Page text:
Take the 2-minute tour ×
Stack Overflow is a question and answer site for professional and enthusiast programmers. It's 100% free, no registration required.

First of all this is not MFC.
Here is a cropped version of the GUI I have been working on:

enter image description here

As you can see I have (attempted) to create two different groups, Icon and Button, using the code:

    index->hAddT.hwndIndex[2] = CreateWindowEx(NULL,L"BUTTON",L"Icon",WS_CHILD | WS_VISIBLE | BS_GROUPBOX,
    200,135,120,170,WINDOWHANDLE,(HMENU)IDC_RADIOGROUP,(HINSTANCE)GetWindowLong(WINDOWHANDLE,GWL_HINSTANCE),NULL);

The issue I have, and what you can probably see, is that there is only one radio button for the window. This means that the user couldn't possibly select one radio button from the Icon group, and one from the Button group. I have initialised each Radio button as so:

    index->hAddT.hwndIndex[3] = CreateWindowEx(NULL,L"BUTTON",L"Information",WS_CHILD | BS_AUTORADIOBUTTON | WS_VISIBLE,
    205,155,100,20,WINDOWHANDLE,(HMENU)IDC_RADIO1,(HINSTANCE)GetWindowLong(WINDOWHANDLE,GWL_HINSTANCE),NULL);       

I would like to, somehow, have the "Icon" group of radio buttons seperate from the "Button" group of radio buttons, if that makes sense, and therefore will have one radio button available to each group. How will this be possible, will it require me to make a new window and a new callback procedure just to have an extra radio button. There must be another way to group child items like so.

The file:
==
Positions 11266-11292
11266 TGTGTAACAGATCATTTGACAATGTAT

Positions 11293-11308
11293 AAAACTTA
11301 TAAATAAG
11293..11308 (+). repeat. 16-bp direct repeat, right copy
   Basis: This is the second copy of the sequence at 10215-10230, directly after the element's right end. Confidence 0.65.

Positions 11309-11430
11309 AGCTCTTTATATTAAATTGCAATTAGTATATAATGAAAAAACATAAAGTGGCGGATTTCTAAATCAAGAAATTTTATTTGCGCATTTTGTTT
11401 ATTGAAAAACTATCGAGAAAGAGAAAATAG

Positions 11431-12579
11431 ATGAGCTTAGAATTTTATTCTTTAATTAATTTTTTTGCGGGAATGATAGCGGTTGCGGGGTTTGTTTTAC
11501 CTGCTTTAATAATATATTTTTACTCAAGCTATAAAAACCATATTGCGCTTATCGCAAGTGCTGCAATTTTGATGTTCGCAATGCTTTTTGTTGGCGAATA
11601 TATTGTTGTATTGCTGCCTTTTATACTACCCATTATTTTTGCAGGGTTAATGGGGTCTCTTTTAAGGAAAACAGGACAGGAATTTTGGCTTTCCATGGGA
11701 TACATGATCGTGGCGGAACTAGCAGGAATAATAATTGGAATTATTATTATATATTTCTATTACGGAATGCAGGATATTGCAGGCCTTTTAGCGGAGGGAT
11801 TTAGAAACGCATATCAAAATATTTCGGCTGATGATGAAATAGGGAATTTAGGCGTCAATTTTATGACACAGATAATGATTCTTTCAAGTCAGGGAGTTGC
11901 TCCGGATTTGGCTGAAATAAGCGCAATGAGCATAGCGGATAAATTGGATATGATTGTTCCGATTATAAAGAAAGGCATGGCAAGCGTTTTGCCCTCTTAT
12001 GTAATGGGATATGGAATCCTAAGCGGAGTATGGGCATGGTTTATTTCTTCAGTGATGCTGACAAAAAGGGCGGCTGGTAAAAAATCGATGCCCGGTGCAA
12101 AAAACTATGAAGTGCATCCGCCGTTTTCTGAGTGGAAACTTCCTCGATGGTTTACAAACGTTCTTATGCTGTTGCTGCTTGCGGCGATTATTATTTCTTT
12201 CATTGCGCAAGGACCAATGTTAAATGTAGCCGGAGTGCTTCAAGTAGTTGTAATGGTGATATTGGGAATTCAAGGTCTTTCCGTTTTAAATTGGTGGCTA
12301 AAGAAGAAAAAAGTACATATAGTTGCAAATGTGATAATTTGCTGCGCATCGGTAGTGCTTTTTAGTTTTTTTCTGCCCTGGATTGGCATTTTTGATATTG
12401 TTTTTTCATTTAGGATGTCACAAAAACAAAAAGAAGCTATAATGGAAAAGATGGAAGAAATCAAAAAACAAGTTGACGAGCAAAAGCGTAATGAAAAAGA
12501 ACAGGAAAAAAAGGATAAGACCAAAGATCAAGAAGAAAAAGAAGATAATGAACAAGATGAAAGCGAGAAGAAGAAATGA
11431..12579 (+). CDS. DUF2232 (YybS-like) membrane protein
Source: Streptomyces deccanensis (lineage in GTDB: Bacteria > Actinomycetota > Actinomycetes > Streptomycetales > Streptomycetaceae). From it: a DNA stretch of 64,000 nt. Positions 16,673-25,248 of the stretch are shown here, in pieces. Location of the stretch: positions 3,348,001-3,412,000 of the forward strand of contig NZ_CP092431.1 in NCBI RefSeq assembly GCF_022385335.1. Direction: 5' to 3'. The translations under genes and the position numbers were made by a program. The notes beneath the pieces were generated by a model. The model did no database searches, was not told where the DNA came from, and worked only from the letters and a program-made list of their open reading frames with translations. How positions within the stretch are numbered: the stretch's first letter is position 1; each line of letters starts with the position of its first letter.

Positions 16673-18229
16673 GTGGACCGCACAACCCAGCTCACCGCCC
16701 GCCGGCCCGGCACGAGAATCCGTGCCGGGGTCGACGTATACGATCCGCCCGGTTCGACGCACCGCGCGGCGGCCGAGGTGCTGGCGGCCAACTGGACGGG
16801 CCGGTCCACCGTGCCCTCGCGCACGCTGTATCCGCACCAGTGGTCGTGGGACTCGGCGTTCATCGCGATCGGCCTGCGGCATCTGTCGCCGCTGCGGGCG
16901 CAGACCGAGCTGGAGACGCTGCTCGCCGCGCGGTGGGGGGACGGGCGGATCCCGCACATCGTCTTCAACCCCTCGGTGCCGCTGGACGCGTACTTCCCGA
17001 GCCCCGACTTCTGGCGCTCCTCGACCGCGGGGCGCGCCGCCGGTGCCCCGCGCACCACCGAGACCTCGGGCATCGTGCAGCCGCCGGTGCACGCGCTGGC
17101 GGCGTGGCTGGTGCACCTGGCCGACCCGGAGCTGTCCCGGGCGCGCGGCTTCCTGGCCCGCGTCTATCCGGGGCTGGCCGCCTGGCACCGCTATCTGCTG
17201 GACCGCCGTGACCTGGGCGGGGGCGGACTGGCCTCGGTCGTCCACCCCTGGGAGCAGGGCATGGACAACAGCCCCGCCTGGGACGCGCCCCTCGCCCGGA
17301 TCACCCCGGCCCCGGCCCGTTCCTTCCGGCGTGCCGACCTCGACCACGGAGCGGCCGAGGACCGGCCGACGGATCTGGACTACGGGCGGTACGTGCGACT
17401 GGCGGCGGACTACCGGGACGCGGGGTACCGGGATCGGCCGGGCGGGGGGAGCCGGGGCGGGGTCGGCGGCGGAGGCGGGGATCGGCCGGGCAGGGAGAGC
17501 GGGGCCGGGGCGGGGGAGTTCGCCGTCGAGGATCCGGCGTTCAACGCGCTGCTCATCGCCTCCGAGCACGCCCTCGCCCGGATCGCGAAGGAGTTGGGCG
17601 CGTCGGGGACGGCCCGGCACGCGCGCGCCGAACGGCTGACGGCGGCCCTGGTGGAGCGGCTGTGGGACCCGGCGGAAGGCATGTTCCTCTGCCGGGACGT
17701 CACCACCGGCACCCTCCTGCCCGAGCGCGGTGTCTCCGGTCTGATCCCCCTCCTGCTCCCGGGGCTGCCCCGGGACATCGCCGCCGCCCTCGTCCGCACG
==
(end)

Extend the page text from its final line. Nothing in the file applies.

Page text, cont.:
C++ 2 separate groups of radio buttons in the same form WINAPI (No MFC) The link was not of any use for my purpose.

I have Programming For Windows Fifth Edition, by Charles Petzold beside me as reference, and he states in the Group Boxes section "Group boxes are often used to enclose other button controls", yet there is not real example of this.

share|improve this question

1 Answer 1

up vote 8 down vote accepted

Contrary to popular opinion, you do NOT need an groupbox control, or any other such outer "container" (which a groupbox isn't anyway, its just a button artifact). The following describes how you can do this with no requirement of a group-box. If you want a group box that functionally assists in the layout described here, forward down to the EDIT portion of this answer, where I explain how the OP's specific desires can be achieved.

Auto-Radio button "banks" work by using two key window style attributes, WS_GROUP, and WS_TABSTOP. Do the following for your two "banks" which I will affectionately called Bank1 and Bank2:

  1. Bank 1: the first radio button should have both WS_GROUP | WS_TABSTOP in the control style. the remaining radio buttons should have neither of those, and must be in sibling order (meaning in DIALOG script they immediately follow each other; in dynamic creation they are created sequentially).

  2. The first child control after your last radio button in Bank1 should have at least WS_GROUP style, and WS_GROUP | WS_TABSTOP if it is a tab-stopped control.

  3. Bank 2: the first radio button should have both WS_GROUP | WS_TABSTOP in the control style. the remaining radio buttons should have neither of those, and must be in sibling order (meaning in DIALOG script they immediately follow each other; in dynamic creation they are created sequentially).